Machu Picchu, in the Quechua language, means “old peak.” At an elevation of 2,430 meters (7,972 feet), it is one of the most revered and important sites in all of Latin America. So important is the site that in 2007 Machu Picchu was named one of the new Seven Wonders of the World. The stonework at Machu Picchu is an outstanding example of the use of natural materials in creating distinctive architecture. Immense walls, terraces, and ramps appear to be natural parts of the steep and rocky slopes.
Sitting at 3,300 metres above sea level (10,826 feet), Cusco is located in the Watanay Valley, which was once a large glacial lake, “Ballivian Lake”. Cusco city centre has managed to preserve many of its edifices, plazas, and streets from both pre-Inca and colonial times, and is by any measure an architectural delight. In fact, it’s history is so relished that it was declared a World Heritage Site by UNESCO in 1983.
The Inca Trail. To Machu Picchu. Built 500 years ago by the Inca themselves. It is, without a doubt, one of the most famous treks in the world. The Classic Inca Trail tour begins in the Sacred Valley and ends in a cloudy, forested, almost-mystical region where Macchu Pichu resides – the world-famous, Lost City of the Inca.
El Valle Sagrado (the Sacred Valley) of the Incas is located 15 km (9miles) north of the Inca capital of Cusco at 2,800 meters. The Sacred Valley was once the Inca Empire’s main point for the extraction of natural wealth, and one of the most important areas for the production of corn in Peru.
Deeply engrained in Andean traditions of the Altiplano, Arequipa is found in south-western Peru and is the second biggest city in the country. It sits at 2,335 metres above sea level (7,661 feet) and is home to three local volcanoes: solitary, cone-shaped Misti (5,822 metres, or 19,100 feet); the snow-topped Chachani (6,075 metres, or 19,900 feet); and the somewhat distant Picchu Picchu (5,425 metres, 17,800 feet). The volcanoes elevation reaches approximately 20,000 feet.
Produced by the erosive force of the Colca River, the Colca Canyon – 180 km (111 miles) north of Arequipa, in the department of Chivay – is about 70 km (43 miles) long and has a depth of 3,191 metres (10,500 feet), making it the second deepest canyon in the world. (It is second only to its neighbour, Cotahuasi Canyon, which is 160 metres deeper, or 525 feet.)
The Ballestas Islands, a small group of islands that sit just offshore from the Paracas peninsula, are also known as the “poor man’s Galapagos” or “the mini Galapagos of Peru”. They offer visitors unparalleled wildlife viewing and breathtaking scenery.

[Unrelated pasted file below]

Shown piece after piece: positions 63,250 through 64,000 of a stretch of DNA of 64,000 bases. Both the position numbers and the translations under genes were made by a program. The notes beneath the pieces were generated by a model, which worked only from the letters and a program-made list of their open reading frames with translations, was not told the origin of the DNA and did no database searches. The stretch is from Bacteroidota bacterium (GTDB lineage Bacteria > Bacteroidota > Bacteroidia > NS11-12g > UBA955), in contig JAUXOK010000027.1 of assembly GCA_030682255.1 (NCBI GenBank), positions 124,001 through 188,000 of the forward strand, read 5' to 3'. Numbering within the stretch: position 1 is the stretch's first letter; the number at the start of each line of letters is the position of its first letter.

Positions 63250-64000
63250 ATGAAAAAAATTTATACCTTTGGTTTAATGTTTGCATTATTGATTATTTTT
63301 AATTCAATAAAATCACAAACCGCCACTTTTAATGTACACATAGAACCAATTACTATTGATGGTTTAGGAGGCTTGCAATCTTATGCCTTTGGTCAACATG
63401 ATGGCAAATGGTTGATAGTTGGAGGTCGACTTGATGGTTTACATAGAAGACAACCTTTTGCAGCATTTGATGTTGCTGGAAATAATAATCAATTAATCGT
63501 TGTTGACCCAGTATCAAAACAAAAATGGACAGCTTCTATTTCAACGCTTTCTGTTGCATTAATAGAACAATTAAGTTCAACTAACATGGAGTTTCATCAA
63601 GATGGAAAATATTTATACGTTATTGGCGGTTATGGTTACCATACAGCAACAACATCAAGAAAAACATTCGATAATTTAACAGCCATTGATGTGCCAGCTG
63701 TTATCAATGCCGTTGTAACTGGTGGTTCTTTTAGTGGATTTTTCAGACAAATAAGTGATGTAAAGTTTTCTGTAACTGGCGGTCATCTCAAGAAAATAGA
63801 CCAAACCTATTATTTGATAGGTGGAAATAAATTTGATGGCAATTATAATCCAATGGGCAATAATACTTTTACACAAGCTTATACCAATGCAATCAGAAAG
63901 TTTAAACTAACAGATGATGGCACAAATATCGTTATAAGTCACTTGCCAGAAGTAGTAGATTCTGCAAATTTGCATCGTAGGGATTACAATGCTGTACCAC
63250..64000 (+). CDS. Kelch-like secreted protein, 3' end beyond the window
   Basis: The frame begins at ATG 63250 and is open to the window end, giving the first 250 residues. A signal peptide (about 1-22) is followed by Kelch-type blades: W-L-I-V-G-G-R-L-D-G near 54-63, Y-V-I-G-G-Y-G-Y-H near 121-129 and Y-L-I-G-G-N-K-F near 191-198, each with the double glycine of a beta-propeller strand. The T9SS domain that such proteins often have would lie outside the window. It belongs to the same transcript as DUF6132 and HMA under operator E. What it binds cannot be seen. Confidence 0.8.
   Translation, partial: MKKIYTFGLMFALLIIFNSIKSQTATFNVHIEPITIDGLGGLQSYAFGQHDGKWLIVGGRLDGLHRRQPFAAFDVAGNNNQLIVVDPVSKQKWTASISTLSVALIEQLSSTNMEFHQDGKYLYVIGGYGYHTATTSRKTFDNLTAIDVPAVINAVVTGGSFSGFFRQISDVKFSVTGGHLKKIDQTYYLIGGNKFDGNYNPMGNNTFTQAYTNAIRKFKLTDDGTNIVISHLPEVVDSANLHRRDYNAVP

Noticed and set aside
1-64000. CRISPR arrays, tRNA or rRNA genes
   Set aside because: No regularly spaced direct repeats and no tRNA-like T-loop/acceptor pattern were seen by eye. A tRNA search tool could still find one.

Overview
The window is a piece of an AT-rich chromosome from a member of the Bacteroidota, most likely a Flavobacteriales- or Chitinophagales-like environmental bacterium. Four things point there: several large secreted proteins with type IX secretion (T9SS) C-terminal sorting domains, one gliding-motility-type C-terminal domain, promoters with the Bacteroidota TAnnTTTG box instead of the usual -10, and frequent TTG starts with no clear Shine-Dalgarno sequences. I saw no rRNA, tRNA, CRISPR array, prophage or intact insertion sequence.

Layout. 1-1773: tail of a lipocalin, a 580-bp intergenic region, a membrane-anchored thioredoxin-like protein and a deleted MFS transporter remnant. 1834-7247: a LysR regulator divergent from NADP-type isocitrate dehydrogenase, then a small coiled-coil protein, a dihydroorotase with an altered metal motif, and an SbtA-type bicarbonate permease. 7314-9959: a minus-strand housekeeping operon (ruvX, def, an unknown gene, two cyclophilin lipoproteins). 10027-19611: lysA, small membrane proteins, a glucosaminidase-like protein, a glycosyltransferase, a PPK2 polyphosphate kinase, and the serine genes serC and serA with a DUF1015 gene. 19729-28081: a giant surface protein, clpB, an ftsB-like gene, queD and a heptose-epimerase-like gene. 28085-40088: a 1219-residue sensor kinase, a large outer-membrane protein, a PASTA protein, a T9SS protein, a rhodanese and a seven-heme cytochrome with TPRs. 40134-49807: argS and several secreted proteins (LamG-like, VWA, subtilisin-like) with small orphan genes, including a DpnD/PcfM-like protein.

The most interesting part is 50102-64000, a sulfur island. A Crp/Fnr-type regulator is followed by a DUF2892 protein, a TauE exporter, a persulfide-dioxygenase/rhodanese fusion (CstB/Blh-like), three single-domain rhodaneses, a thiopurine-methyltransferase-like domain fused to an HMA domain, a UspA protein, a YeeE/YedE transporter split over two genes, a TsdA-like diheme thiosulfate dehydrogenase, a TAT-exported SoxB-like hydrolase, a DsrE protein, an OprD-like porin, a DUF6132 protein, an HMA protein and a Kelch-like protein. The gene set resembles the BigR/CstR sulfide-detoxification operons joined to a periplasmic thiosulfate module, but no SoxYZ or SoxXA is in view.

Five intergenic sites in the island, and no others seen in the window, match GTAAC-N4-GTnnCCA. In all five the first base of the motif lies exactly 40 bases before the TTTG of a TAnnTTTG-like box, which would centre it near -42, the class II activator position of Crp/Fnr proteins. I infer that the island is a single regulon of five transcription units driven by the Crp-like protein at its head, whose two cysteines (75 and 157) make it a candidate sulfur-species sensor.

Ica is located on the Ica River, about 300 km south of Lima, along the desert coast of southern Peru on the Panamericana Highway. Ica is the capital of the Ica region. The area was long inhabited by various cultures of indigenous people before the Spanish conqueror Geronimo Luis de Cabrera claimed its founding in 1563.
The department of Nazca is one of the five departments that comprise the province of Ica. Situated between the town of Nazca and Palpa on the south coast, and above the valley of the “Rio Nazca”, Nazca sits at 520 meters (1,700 feet) and has a dry and sunny climate.
Lake Titicaca, the highest navigable lake in the world, stretches from south-eastern Peru to western Bolivia. It sits at 3,810 meters above sea level (12,500 feet), is the longest lake in South America, and is also the cradle of Incan civilization. Did we say long?!? Titicaca is an astounding 196 km long (122 miles), has an average width of 56 km (35 miles), and an average depth of 107 meters (351 feet). Not surprisingly, the lake’s cold, blue waters stand in beautiful contrast to the parched Altiplano.
Lima, a city at once a bustling metropolis and a living history museum, is Peru’s capital, as well as the gateway to the entire country. With pre-Hispanic, colonial, and modern-day elements at play in its social structure, Lima can rightly be described as an ethnic melting pot. And a population of 8.5 million makes Lima the country’s largest city. Recognizing the cultural diversity of both Lima and Peru in general, UNESCO – in 1988 – designated Lima as a World Heritage Site.
The Pearl of the North
Chiclayo is slightly off the beaten track despite being the fourth largest city in Peru and the capital of the Lambayeque region in the North. Chiclayo is a popular destination for tourists interested in the Moche culture, archeological sites and treasures, most notably that of Lord Sipan, who is known as “King Tutankhamun of the Americas”. Other destinations such as the Pomac Forest natural reserve; the colorful “Modelo” Market selling souvenirs, fruit, clothing; and the beauty of the Pimental surfing beach make visiting Chiclayo worthwhile.
Chachapoyas, meaning cloud forest, is a colonial market town located in the Amazonas region in Northern Peru. Visiting this remote part of the country is worthwhile as there are so many interesting places to explore including the stunning Yumbilla and Gocta waterfalls. Kuelap, the largest pre-Inca ruins in South America and Karajia, sarcophagi built directly into the cliff, are two such worthwhile gems. Or alternatively, you can venture to the Leymebamba museum to learn more about the history of the funerary and cultural traditions of the Chachapoya people.